LEANZ, Law and Economics in New Zealand

Next Wellington Seminar

Next Wellington Seminar


Topic:      Should Customer-owned Monopolies face Different Regulation than Investor-owned Firms?

Speaker:  Richard Meade, Principal, Cognitus Advisory Services Limited and Senior Research Fellow, Department of Economics, AUT University


Date:        Tuesday, 20 October 2015

Venue:      Meredith Connell, Level 13, Pencarrow House 58 - 66 Jervois Quay, Wellington 6011

Time:        From 5.30pm for refreshments for 6pm seminar start

RSVP:      Capacity has now been reached, however, there is a waiting list:  andreas.heuser@treasury.govt.nz

About the topic:


Electricity regulators recognise that regulating for efficiency can cause sacrifices in service quality. However, they are yet to determine how to trade off efficiency and quality. Also, many regulated firms are customer-owned, such as electricity lines companies in New Zealand. This means they pursue different objectives to investor-owned firms, changing the rationale for regulation, and its effectiveness. This seminar shows that customer ownership changes the efficiency-quality regulation of network monopolies, such as electricity, gas or water distributors. Customer-owned firms optimally set weaker performance incentives for their managers than investor-owned firms. This predicts higher quality but lower efficiency in customer-owned firms, although regulation can serve to reverse this. Such firms also present regulators with extra paths to influence managers. Failing to account for these ownership differences risks regulation creating unnecessary distortions. On the flipside, the presence of customer ownership suggests a way to optimally determine regulators’ efficiency-quality trade-off.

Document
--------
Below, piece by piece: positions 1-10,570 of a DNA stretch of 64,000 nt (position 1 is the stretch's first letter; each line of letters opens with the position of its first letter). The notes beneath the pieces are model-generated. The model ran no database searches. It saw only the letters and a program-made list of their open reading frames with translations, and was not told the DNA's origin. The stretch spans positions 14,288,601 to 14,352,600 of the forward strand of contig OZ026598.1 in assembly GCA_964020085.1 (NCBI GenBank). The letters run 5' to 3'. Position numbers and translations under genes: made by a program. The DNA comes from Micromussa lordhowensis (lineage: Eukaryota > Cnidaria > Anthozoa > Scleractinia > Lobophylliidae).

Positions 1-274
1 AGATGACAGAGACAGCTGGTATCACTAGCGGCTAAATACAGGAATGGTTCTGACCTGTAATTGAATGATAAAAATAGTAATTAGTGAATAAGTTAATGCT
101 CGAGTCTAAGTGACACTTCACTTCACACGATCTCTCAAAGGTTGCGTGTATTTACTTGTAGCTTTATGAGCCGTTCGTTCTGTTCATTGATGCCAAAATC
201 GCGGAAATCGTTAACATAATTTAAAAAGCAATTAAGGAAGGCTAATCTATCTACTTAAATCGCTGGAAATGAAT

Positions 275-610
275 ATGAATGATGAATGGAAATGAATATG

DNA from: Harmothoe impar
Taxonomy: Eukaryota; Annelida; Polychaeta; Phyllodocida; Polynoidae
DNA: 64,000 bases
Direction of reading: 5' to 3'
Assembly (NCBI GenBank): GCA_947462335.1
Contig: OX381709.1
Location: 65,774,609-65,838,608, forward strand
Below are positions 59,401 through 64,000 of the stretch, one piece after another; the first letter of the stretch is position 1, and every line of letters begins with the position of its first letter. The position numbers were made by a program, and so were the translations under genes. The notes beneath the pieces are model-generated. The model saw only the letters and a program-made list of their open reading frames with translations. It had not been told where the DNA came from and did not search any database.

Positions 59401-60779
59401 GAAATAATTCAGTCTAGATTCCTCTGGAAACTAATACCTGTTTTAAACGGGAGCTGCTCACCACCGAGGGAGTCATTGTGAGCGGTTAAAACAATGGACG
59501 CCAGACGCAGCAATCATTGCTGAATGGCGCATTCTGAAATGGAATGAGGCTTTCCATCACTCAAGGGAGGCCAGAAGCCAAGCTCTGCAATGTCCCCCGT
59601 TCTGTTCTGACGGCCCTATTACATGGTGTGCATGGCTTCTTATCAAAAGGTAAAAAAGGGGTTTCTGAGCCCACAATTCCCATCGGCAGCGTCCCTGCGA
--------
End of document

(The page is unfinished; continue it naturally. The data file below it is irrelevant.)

About the speaker:

Richard is Principal of economic consultancy Cognitus Advisory Services Limited, a Senior Research Fellow at AUT University, and lecturer at University of Auckland. He founded Cognitus in 2002, which provides economic advice, analysis, research and representation, including in antitrust and regulation. This followed a first career in investment banking, working mainly in M&A and valuation. Richard’s AUT research focuses on antitrust and regulation, as well as contracting and incentives. Previously he was a Research Principal at the New Zealand Institute for the Study of Competition and Regulation (ISCR). His main research there was on electricity sector organisation and regulation. Richard recently returned to New Zealand after completing five years at Toulouse School of Economics. There he was awarded a PhD in industrial organisation and regulation, with Distinction.

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